There are choices as to how you do Clojurescript
IMHO Clojurescript is somewhat lacking when it comes to official documentation, hence this blog post, and the need to quote from twitter:
I'm going to look into the tradeoffs of what David and Mike say there.
Firstly, I'll try to make a clear distinction between JS data vs API: A data object is any object you could round-trip through JSON/stringify => JSON/parse. An object that may appear to be a data object because it only contains properties (ie no methods), may not be because those properties might be getters or setters (e.g. the
length property of String "foo" referred to in the twitter post is a
If an object came to your program via a call made to a JS library or API, it's most likely not a data object unless the library documentation explicitly says so.
Secondly, be aware that when doing advanced compilation with Clojurescript, the compiler will change all the variable and function names in your program to reduce overall build size. This works automatically for regular Clojurescript code, but when doing
interop extra configuration is sometimes required which takes the form of type hints in the code or externs files.
Ok, with those two points in mind, let's proceed.
I find the
(.-length "foo") item in Mike's list interesting. According to the advice, we would also choose
Consider the alternative:
(goog.object/get #js "length") ; => returns 0
This demonstrates it is possible to use
goog.object to access API properties. So, we have what appears to be just a stylistic choice between this and
Why choose either one?
Firstly, note that
length is a special-case property name:
length never needs type hinting, because the names of properties that are part of the in-built JS or DOM API objects are always specifically left alone by the Clojurescript compiler. That works whether we are referring to the
length property of some JS object you defined yourself: however it appears, if the property name appears in the core JS API, it is left untouched.
So to be more general, let's consider a property name that does not appear in the standard JS API,
So, IOW, working with the API of foo, we would have a choice of:
(.-xxx foo) vs
(goog.object/get foo "xxx")
The goog.object one will survive advanced compilation (meaning it is compiled to
foo.xxx or equivalent), whereas the dot-access version will need a type hint (as in
(.-xxx ^js foo)) to avoid
xxx being renamed under advanced compilation.
So +1 for the goog.obj approach so far because less config is required.
However, in working with the API of some JS object, it's quite common to both access properties/getters and call methods:
(let [foo ^js (some-fn) bar-prop (.-bar foo)] (.methodFoo foo (inc bar-prop)))
We could have accessed
goog.object/get, but this code is being consistent in using only dot-access for the API of
foo. We could also have accessed
methodFoo with goog.object/get (and then invoked it), but that would look pretty ugly.
So, in sticking to David Nolen's advice
dot access only for APIs this code makes a clear statement that it is working with API of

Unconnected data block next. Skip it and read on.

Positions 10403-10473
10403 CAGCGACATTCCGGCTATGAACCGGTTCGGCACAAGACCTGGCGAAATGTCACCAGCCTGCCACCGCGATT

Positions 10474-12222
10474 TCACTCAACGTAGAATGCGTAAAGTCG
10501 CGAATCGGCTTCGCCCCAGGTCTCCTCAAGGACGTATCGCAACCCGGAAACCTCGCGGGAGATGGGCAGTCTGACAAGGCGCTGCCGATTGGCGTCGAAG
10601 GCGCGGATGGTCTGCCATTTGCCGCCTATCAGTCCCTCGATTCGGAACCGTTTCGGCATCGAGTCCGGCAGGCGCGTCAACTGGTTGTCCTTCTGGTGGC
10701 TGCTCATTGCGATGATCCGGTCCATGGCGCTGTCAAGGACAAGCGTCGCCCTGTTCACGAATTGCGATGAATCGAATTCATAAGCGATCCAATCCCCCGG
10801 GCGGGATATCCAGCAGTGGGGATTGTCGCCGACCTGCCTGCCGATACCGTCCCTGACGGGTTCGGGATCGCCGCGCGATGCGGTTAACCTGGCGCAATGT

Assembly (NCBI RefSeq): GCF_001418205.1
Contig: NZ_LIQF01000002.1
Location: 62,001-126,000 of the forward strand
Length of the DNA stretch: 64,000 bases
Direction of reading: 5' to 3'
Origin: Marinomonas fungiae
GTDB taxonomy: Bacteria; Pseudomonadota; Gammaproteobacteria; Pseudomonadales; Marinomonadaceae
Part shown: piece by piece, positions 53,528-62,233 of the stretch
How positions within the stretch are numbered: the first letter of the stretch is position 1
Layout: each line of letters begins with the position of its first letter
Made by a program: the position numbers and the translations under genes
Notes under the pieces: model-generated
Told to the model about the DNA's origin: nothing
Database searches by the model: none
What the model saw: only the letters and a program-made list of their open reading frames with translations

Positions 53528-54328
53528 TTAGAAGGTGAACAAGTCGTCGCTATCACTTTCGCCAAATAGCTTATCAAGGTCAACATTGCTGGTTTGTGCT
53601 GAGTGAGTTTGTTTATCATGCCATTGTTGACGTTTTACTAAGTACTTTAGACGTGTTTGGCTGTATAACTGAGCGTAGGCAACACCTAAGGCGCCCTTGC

foo, not a data object called
foo - regardless of whether it is methods, properties or both, that we need to use. This comes as the cost of having to remember to put type hints in.
If we forgot to type hint
foo in that example, the properties
methodFoo would be renamed and the code would fail at runtime. For this reason, if you use advanced compilation, you must test your code having advanced compiled it first. Doing advanced compilation is slow, do during development I generally avoid it, but continuous integration tests and beyond should use the same compilation level as production.
If Google Closure did become able to optimise regular JS code (ie code that is now
foreign), then code that is using strings to access JS APIs (
goog.object/get & equivalent libraries ) would then be broken.
I've come to think type hints aren't so bad, because now type hints are documented I think it's easy enough to understand you just need to add
^js when you first see the js object in scope.
I prefer dotted access for API access because it is stylistically distinct from data access, which makes my code easier to understand. It also future-proofs it against improvements in the compiler. This comes at a cost of having to add type hints, but that cost is low and is mitigated by running tests under advanced compilation.
There are libraries that have been created for working with JS APIs such as js-interop. These aim to provide a trade-off between dotted access and goog.object/get in that type hints are not required, but aim to provide a nice, straighforward syntax. Personally I don't use these libraries because I think regular dotted access is good enough.
If working with JS data, ie not API, then an alternative to
goog.object is Cljs Bean
So, now that's all cleared up, which dot-access is preferred,
(.. a -b -c) ...?
Dot access in the style of
a.b.c does have an issue, which is a shame (until fixed) because to me that seems pretty tasteful.
Would you like to see official documentation on this topic? If so, raise an issue here
Thanks to Thomas Heller for providing the point about future-proofing.
Discuss this post here.